Baltimore riots: See what presidential candidates had to say about the unrest

Presidential hopefuls weigh in on the situation in Baltimore

The unrest that has enveloped Baltimore in the last few days has caught the attention of the nation, after Monday night brought widespread arson and looting.

Tuesday night was calmer, but tensions remain high in the city enraged after the death of 25-year-old Freddie Gray, who died while in police custody after sustaining a spinal injury.

Safety concerns in the city are such that the Baltimore Orioles will – for the first time in Major League Baseball history – play their Wednesday afternoon game with no fans in the stadium.

The situation has not escaped several presidential candidates, who have taken various approaches to addressing the unrest in Baltimore. See their statements below.

Martin O’Malley, Democrat:

“I just wanted to be present. There’s a lot of pain in our city right now, a lot of people feeling very sad. Look, we’ve got to come through this together. We’re a people who’ve seen worse days, and we’ll come through this day.”

Hillary Clinton, Democrat:

“It's time to change our approach. It's time to end the era of mass incarceration. The violence has to stop.”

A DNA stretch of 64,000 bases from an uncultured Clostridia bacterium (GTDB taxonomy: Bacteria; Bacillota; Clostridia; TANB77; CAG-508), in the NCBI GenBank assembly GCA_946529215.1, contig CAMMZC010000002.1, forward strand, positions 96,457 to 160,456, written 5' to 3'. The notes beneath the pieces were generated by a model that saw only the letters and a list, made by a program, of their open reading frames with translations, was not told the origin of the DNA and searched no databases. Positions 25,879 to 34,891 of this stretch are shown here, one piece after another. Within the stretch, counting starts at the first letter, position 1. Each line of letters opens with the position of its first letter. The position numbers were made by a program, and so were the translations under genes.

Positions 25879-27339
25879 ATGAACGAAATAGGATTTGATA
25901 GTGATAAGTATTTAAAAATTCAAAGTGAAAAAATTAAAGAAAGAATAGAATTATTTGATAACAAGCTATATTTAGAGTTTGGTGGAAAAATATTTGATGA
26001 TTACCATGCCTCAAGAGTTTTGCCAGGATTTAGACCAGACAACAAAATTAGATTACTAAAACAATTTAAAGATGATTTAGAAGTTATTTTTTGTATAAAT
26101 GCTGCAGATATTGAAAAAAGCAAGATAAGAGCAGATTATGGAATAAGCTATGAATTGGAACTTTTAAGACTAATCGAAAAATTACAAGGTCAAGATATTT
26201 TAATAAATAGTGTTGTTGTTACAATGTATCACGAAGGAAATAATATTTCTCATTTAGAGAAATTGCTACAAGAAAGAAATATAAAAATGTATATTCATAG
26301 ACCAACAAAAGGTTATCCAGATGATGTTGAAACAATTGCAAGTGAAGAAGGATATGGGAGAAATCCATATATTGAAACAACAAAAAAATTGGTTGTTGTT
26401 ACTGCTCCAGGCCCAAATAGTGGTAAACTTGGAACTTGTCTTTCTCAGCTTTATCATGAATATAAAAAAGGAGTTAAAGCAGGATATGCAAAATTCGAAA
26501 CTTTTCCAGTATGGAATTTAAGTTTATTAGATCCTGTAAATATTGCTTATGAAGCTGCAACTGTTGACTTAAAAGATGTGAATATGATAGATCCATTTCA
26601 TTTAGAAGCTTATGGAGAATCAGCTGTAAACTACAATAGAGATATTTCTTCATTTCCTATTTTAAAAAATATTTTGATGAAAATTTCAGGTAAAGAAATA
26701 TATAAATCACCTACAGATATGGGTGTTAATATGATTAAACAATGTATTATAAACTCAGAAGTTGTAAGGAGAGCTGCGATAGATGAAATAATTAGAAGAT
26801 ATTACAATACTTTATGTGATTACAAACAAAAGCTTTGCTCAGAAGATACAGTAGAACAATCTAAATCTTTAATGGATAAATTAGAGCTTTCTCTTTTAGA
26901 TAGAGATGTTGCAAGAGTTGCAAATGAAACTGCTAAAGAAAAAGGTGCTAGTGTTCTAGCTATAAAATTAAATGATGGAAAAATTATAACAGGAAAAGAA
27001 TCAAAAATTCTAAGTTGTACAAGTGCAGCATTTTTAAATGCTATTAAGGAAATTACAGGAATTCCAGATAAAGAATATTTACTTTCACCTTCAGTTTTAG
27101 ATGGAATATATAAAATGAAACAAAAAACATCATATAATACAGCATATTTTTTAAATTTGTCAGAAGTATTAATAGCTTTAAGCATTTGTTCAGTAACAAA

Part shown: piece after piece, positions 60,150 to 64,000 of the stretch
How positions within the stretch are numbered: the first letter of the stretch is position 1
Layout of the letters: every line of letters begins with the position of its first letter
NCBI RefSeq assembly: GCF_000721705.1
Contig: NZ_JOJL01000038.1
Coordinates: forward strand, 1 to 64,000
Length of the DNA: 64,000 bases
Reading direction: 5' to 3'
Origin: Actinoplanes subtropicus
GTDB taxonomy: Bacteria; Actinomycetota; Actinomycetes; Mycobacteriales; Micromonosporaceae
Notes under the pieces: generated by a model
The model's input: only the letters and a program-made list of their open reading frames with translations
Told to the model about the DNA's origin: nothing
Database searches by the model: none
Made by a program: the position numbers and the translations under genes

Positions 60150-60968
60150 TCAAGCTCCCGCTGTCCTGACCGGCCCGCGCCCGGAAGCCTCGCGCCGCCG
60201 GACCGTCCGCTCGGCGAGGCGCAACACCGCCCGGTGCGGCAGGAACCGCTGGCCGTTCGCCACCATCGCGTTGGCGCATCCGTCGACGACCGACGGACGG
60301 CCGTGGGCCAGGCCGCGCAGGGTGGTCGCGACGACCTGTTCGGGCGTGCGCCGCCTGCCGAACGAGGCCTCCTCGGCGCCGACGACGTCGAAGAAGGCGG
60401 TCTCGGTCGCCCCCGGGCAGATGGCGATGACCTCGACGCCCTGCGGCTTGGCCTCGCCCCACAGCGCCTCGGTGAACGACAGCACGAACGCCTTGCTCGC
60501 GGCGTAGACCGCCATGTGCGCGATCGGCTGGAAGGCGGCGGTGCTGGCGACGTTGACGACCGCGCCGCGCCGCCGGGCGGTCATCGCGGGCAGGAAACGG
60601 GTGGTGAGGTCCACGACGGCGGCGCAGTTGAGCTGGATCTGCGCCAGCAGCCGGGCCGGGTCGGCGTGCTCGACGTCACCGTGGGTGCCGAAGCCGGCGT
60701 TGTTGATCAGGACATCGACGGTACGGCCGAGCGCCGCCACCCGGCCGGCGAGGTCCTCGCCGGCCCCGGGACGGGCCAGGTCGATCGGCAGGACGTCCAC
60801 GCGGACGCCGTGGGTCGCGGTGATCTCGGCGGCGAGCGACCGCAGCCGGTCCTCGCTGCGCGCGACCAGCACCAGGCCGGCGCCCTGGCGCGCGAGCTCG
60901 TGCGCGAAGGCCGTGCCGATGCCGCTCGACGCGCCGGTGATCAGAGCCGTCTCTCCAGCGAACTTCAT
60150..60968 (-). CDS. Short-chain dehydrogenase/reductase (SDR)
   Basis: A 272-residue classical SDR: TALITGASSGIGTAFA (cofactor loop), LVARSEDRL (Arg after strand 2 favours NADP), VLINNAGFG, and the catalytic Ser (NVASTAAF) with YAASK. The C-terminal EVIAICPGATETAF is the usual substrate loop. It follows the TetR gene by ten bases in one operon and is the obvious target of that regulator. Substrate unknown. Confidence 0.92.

Rand Paul, Republican:

”There are so many things we can talk about. It's something we talk about not in the immediate aftermath but over time: The breakdown of family structure, the lack of fathers, the lack of sort of a moral code in our society. This isn't just a racial thing; it goes across racial boundaries.“

Jeb Bush, Republican:

“There has to be a commitment to the rule of law,” he said of the rioters, but he called for an investigation into Mr Gray’s death “as quickly as possible so that people know that the system works for them.”

Ted Cruz, Republican:

“Today 85,000 Baltimore city children will not be going to school. Buildings have been set ablaze, stores have been looted, the police in the streets have been seriously injured, and strict curfews have been imposed. No man, woman, or child should fear for his or her safety in America–not in their schools, not in their neighbourhoods, not in their cities–but today families are scared.”

Ben Carson, Republican:

“It is vital to remember that the best way to create positive change is through peaceful conversation and policy ideas that display a commitment to resolution. My thoughts and prayers are extended to those who are experiencing fear and loss during this troubling time, including the families of Mr Gray and first responders/officers. I urge parents, grandparents and guardians to please take control of your children and do not allow them to be exposed to the dangers of uncontrolled agitators on the streets.”

Scott Walker, Republican:

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